Edward Nelson's book "Quantum Fluctuations" (Princeton UP, 1985) gives an alternative way to introduce trajectories, quite different to the trajectories of de Broglie-Bohm type approaches. I've read the book in the past and university libraries generally have copies, but I've been unable to find a good open web reference
Researching this Question, I came across one of the best graphical presentations I've seen of how a 2-slit interference pattern can be generated by particles, http://www.cs.cmu.edu/~lafferty/QF/two-slit.html (in Java), with, as explanation, page images and a PDF of chapter 3 of Nelson's book.
I also found plenty of published work. WebOfScience returns 21 review articles that cite Nelson's book. "Research on hidden variable theories: A review of recent progresses", Genovese M, PHYSICS REPORTS 413(6) 319-396, JUL 2005, sent me to what at first glance looks an interesting review article "NON-LOCALITY AND LOCALITY IN THE STOCHASTIC INTERPRETATION OF QUANTUM MECHANICS", D. BOHM and B.J. HILEY, PHYSICS REPORTS 172(3) 93—122 (1989).
EDIT (modified): Does anyone know of other open access web resources? EDIT (new):If someone has a favorite subscription-only review article, that would be nice to know of as well, but my perception is that Nelson's approach is particularly unknown outside of academia; if someone is asking questions that suggest that thinking about Nelson's approach might widen their horizons, I want an easy place to tell them to look. Stanford Encyclopedia of Philosophy seems not to have a discussion of Nelson approaches, for example.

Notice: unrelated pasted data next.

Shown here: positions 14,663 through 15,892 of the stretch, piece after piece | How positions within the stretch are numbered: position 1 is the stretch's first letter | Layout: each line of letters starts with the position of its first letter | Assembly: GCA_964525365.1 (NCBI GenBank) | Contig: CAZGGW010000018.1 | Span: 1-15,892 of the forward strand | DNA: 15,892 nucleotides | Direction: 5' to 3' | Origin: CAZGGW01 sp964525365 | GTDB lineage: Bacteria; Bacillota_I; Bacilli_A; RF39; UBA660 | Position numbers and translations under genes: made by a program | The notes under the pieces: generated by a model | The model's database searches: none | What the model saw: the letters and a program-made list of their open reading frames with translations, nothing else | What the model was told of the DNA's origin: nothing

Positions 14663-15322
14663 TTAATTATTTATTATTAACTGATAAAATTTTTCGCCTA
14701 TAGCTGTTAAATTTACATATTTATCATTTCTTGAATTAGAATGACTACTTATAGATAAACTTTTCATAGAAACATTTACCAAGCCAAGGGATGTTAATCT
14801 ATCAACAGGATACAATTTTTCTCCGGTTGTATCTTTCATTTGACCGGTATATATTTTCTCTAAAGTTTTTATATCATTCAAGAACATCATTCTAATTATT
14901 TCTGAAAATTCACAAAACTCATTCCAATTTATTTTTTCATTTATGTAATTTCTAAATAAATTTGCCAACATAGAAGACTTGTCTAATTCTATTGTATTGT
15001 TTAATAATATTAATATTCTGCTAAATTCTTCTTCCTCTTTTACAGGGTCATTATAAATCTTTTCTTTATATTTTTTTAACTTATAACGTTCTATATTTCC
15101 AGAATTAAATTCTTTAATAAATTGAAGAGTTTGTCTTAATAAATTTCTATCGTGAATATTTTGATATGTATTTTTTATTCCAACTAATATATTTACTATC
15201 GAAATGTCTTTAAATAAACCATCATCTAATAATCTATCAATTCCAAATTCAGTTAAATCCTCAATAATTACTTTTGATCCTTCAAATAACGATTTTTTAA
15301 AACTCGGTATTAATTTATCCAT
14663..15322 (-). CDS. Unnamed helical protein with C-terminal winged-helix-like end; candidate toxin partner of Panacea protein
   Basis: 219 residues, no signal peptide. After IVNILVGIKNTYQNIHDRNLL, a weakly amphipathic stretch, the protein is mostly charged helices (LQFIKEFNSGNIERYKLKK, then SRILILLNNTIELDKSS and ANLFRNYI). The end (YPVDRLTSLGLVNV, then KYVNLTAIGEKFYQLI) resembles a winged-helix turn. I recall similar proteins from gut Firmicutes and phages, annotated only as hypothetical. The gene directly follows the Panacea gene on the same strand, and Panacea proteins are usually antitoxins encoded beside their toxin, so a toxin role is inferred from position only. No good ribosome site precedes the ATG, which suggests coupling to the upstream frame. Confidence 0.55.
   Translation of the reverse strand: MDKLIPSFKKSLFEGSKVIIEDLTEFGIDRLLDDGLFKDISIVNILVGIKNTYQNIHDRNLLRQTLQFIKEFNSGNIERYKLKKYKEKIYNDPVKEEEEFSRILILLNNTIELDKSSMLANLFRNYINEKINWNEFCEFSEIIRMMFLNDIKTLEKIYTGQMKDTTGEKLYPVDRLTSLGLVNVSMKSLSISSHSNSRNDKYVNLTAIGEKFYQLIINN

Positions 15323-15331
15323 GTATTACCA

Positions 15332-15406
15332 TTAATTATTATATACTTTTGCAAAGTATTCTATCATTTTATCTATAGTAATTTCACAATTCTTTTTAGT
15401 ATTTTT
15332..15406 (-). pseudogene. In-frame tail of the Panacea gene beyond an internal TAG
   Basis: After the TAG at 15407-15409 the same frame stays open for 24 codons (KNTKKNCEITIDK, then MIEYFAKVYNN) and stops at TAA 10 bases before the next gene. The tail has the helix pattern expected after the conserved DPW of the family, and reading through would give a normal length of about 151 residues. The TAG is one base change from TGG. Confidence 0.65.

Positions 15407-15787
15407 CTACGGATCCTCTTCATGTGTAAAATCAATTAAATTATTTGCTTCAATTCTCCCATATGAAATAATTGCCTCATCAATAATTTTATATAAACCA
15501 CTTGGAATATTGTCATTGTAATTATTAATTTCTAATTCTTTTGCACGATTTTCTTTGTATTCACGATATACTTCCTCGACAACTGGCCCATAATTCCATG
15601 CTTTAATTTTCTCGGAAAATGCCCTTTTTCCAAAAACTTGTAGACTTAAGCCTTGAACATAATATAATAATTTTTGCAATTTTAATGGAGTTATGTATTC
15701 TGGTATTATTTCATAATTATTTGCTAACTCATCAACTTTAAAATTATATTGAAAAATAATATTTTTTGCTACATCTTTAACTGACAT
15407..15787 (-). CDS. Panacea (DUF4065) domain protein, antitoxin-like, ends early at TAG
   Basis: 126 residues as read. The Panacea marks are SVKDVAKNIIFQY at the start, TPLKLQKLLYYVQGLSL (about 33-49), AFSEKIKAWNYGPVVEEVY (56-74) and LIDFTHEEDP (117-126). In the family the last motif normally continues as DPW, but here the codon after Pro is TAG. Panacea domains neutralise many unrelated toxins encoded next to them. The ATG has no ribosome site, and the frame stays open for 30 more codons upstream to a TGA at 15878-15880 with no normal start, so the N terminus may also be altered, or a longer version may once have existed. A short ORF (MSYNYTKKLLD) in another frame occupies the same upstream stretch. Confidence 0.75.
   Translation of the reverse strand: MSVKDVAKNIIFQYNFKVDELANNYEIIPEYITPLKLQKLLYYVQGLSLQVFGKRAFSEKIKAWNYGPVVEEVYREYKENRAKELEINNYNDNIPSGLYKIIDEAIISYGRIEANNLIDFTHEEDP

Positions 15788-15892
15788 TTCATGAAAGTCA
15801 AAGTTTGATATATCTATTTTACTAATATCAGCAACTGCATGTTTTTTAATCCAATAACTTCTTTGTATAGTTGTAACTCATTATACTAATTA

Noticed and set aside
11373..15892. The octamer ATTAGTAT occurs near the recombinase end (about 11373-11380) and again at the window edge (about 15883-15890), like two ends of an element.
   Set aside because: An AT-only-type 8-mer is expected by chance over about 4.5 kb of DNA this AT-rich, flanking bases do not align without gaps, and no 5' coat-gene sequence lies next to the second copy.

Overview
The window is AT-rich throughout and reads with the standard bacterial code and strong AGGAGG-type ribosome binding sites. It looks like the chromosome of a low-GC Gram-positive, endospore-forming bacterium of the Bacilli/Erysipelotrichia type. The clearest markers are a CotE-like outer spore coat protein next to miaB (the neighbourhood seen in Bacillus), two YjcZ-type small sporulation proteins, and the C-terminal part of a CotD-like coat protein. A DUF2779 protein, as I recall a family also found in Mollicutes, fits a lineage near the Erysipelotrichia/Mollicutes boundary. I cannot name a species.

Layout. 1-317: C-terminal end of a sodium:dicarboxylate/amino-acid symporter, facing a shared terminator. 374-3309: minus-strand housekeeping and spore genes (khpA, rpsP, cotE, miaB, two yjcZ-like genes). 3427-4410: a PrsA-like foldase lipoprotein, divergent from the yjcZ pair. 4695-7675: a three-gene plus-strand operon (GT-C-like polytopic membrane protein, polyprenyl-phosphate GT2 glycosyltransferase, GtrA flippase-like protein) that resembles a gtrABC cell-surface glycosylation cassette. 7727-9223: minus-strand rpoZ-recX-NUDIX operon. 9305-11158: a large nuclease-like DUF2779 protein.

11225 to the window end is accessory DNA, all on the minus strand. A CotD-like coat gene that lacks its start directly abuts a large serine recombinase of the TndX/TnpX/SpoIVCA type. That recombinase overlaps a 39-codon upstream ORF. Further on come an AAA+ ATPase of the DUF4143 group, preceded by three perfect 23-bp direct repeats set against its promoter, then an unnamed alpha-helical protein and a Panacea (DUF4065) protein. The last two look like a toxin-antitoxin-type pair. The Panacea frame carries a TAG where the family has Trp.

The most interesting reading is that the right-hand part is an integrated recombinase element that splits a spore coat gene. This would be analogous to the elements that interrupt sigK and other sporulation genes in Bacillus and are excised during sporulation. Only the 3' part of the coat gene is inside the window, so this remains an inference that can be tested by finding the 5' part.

Finally, I make this request because although it's relatively little known I consider Nelson's approach something that anyone thinking about QM should know about, so I'd like something to be able to point out to people. I consider it significant partly because it demonstrates that de Broglie-Bohm approaches are not a unique way to introduce hidden variables. The way in which stochasticity is introduced is conceptually different in that the trajectories are stochastic instead of the initial conditions, which puts QM in a significantly different light than de Broglie-Bohm approaches.